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Crucial Fact

  • His favourite word was question.

Last in Parliament March 2011, as Liberal MP for Vancouver South (B.C.)

Lost his last election, in 2011, with 35% of the vote.

Statements in the House

Afghanistan April 19th, 2010

Mr. Speaker, yes, the facts are there for all to see. The evidence of detainee torture is mounting. We have Colvin, Anderson, Gosselin, Malgarai, the U.S. Department of State, our own human rights reports and the Afghanistan Independent Human Rights Commission. The government makes the feeble defence that none of these allegations is true and if the allegations are true, nobody has told it.

Whether the Conservatives have been guilty of continuing the torture of detainees by sending them to the NDS or the subcontracting of torture ought to be determined by a judicial inquiry. Why would the government not have the courage to call one?

Afghanistan April 15th, 2010

Mr. Speaker, the witness yesterday said that he was at the point of transfer of prisoners to the risk of torture, particularly for rendition to the NDS. Now a former cultural adviser, a translator, accuses the current government of transferring a sick prisoner to the NDS, despite the fact that the NDS was prepared to have him shot and justify it.

The government is mired deep in lies, in scandal and in cover-up. When will it shed its cowardice? When will it have the courage to put these allegations from the generals, from the translator, from Colvin, from Anderson, to a sitting judge so we can have some proof?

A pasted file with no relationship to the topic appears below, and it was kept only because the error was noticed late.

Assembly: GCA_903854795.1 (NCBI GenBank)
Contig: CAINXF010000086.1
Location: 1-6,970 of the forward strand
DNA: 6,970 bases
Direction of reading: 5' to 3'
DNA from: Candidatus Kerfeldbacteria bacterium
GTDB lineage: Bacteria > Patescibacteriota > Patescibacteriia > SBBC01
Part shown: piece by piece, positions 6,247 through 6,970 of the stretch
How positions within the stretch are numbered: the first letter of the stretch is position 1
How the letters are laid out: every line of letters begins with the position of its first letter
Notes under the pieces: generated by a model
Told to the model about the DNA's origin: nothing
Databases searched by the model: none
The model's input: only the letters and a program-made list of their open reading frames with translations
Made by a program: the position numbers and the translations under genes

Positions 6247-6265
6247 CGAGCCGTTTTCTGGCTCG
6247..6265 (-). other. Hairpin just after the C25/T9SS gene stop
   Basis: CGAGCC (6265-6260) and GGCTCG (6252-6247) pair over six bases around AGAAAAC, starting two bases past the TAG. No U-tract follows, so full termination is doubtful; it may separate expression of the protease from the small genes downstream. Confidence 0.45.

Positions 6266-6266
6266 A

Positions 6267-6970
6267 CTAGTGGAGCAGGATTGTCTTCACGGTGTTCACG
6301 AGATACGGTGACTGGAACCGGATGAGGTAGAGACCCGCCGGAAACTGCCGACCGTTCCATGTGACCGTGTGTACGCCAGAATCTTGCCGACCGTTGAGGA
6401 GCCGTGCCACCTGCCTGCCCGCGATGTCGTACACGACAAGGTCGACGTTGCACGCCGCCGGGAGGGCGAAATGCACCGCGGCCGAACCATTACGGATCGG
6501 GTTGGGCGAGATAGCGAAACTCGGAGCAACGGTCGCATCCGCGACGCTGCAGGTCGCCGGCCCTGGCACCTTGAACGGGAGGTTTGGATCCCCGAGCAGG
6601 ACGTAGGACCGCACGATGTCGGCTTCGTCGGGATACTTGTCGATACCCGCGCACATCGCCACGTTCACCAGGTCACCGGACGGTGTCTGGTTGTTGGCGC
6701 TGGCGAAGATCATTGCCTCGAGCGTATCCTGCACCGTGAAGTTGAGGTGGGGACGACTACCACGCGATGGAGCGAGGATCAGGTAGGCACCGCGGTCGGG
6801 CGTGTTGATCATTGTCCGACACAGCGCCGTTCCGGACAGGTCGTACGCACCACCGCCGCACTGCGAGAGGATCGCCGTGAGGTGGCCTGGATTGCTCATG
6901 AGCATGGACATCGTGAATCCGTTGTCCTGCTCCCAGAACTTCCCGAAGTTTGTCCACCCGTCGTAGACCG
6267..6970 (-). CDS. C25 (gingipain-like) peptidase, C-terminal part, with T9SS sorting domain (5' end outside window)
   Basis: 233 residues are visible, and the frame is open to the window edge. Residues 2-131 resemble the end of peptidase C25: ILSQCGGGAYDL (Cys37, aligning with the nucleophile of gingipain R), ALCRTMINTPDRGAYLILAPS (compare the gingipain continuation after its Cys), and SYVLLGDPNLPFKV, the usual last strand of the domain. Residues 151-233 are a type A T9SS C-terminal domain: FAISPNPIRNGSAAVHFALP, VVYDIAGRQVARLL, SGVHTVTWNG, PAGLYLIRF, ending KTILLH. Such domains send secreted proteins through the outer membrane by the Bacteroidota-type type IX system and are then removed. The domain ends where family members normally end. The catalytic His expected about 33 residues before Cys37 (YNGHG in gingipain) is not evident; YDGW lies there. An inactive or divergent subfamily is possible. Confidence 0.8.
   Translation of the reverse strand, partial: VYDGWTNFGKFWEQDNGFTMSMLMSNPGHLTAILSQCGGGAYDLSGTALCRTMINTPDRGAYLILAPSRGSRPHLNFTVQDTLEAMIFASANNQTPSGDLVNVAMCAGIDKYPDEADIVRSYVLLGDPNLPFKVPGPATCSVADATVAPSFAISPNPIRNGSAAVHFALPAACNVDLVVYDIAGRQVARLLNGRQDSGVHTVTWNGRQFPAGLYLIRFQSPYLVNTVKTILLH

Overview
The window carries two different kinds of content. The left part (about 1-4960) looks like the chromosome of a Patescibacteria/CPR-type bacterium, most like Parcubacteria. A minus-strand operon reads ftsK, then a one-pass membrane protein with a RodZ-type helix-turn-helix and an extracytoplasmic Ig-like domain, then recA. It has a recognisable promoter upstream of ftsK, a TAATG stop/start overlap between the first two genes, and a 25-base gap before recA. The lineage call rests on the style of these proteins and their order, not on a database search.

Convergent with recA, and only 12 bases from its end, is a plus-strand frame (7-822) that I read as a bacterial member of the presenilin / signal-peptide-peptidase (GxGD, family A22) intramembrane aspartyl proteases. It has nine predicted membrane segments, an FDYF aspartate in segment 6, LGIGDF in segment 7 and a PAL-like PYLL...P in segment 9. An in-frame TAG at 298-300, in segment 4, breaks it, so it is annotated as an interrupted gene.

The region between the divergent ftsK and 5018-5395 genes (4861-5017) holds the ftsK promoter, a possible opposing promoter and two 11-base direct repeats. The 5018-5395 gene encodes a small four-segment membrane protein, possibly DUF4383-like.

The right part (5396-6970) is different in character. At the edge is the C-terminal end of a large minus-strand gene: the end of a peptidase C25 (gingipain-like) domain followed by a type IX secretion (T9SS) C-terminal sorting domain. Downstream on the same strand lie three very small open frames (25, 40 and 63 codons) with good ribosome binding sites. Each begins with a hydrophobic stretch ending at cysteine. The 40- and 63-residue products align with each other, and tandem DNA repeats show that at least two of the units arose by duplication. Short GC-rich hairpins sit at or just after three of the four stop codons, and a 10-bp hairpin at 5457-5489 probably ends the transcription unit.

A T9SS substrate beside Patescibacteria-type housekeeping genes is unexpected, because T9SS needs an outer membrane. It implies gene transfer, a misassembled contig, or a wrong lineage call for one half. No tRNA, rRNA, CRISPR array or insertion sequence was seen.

Afghanistan April 15th, 2010

Mr. Speaker, it is only before a judge that allegations turn into evidence and that is why we cannot dismiss Mr. Colvin, Mr. Anderson, Mr. Gosselin, Mr. Mulgarai and a number of memos that all point to a systematic transfer of prisoners to risk of torture and for rendition, and allegations of innocent civilians being sent to the NDS for further questioning.

Yesterday there was an allegation of a teen being shot in the head.

If General Natynczyk can call an inquiry overnight and has the courage to do that right away, then why the cowardice on the part of the government and not a public inquiry?

Afghanistan April 14th, 2010

Mr. Speaker, I remind the government benches that they are the government of cover-up and it is a continuing cover-up.

The fact is the unredacted documents of Colvin, other memos, including the evidence adduced at the Military Police Complaints Commission this morning, all indicate the government has been in violation of the Geneva convention and the Criminal Code by forcing our military to transfer detainees to a substantial risk of torture.

It is the government that has to be accountable. If the government believes it has nothing to hide and it is right, why not call a public inquiry and make full disclosure to Canadians?

Afghanistan April 14th, 2010